Comparison of Slotless and Slotted Motors

The Challenge

Permanent magnet brushless motors come in all shapes and sizes providing both rotary and linear motion. They are known for high torque density and high efficiency. They are also routinely referred to as Brushless DC motors, Brushless AC motors, Synchronous Permanent Magnet motors, or Servo Motors. The fundamental output of these machines is torque (rotary) or force (linear).

Smooth and predictable torque/force while moving is the main challenge for many applications in imaging, scanning, metrology, photonics, and tracking. Traditional permanent magnet brushless motors exhibit cogging torque, a torque disturbance from the interaction between the permanent magnet and the slots between stator teeth. Cogging is cyclical torque with angle that creates torque ripple, (and corresponding velocity ripple), adding a non-linear element to the control of the motor.

Various methods to minimize cogging have been used for years, they include; skewing laminations, skewing magnets, special mechanical modifications, and electrical compensation in the motor controller. In most applications that require smooth motion with light loads the success of these methods is marginal.

The Solution

Slotless motors are designed to optimize smoothness and create predictable torque output with minimal non-linear effects. Commonly referred to as slotless motors when rotary and air core motors when linear, slotless motor designs place only copper phase coils in the air gap of the motor. These coils, when placed properly, interact with the permanent magnetic flux to create force or torque. Cogging torque is eliminated because the discontinuous iron teeth are removed from the motor air gap. Slotless technology is especially effective with direct drive precision systems because all torque is a function of phase current and there are no unwanted or uncontrolled torque disturbances from the motor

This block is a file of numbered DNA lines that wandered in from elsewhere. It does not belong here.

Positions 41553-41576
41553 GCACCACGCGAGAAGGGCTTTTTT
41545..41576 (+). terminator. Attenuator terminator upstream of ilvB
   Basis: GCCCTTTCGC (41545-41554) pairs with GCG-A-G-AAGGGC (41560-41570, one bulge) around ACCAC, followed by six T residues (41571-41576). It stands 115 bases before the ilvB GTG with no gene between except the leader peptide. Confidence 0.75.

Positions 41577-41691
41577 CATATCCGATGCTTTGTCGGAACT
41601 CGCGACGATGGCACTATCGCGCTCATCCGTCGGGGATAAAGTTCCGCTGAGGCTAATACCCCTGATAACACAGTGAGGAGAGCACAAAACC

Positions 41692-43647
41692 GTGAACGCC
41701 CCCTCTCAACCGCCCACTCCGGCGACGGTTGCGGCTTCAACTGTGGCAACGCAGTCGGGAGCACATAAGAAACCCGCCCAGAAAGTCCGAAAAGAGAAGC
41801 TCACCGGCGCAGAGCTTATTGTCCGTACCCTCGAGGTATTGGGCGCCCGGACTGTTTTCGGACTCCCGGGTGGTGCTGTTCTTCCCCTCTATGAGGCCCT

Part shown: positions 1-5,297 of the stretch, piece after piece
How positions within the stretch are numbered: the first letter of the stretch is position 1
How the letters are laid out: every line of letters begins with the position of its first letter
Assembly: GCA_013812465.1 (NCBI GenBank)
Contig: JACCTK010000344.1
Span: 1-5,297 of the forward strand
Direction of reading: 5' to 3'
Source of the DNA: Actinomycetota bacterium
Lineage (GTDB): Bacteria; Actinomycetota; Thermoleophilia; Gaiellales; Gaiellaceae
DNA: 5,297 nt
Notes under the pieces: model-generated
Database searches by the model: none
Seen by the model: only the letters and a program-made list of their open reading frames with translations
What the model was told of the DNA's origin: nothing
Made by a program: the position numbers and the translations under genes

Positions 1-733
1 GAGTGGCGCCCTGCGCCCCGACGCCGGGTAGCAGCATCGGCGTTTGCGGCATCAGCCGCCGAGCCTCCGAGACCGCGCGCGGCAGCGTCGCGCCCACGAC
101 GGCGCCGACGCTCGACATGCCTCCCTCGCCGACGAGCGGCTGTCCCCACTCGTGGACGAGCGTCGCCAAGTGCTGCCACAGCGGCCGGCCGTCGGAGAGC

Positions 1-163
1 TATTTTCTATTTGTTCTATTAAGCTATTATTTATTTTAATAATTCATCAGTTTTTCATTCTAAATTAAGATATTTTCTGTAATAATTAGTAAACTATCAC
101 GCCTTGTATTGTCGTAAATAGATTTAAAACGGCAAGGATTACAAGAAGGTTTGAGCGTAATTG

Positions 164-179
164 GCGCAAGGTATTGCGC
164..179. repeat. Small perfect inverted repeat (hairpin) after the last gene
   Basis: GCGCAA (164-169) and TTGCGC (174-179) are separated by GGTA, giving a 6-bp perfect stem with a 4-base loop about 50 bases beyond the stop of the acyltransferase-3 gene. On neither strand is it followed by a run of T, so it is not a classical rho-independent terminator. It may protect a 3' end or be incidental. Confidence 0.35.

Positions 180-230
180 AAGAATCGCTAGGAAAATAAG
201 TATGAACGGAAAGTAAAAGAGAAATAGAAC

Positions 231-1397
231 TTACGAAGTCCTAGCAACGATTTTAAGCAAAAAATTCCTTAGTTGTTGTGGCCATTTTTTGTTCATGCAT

Motor Topology

There are two critical internal parts to a permanent magnet brushless motor. The permanent magnet assembly and the electromagnet assembly. In the rotary form these two parts are referred to as the rotor assembly and the stator assembly. In linear form, they are the magnet track and forcer. The rotor/magnet track is comprised of a magnetic steel component with permanent magnets affixed or buried internally. The stator/forcer is a multi-phase electromagnet with three phases as the most common construction.
The remainder of this technical note will focus on comparing and contrasting slotless and slotted rotary motors. The same principals also apply to air core linear motors and actuators.

Rotor and Stator Construction

Permanent Magnet Rotor Assembly

The rotor assembly typically takes the form of a steel ring or shaft with magnets attached. The magnets can be mechanically discrete or a single piece ring with the individual magnetic fields magnetized into it.

The number of poles is directly related to the number of permanent magnets on the rotor assembly.

Poles are sometimes defined as pole pairs, i.e. number of north-south pole pairs. The pole count is the transfer ratio between electrical frequency and mechanical speed. Typically, lower pole count motors run mechanically faster and higher pole count motors run slower, but modern high bandwidth electronics are increasingly capable of achieving high speeds from motors with high pole counts.

Figure 1a below shows an example of a rotor with mechanically discrete magnets from a Celera Motion OmniTM Series motor.

Omni Series direct drive low profile rotor - Figure 1
Figure 1a: A Celera Motion OmniTM Series direct drive low profile rotor. The magnets are bonded to the surface of the rotor hub ring. This example has 32 poles and the magnets are shaped on the surface to minimize cogging torque.

Electromagnetic Stator Assembly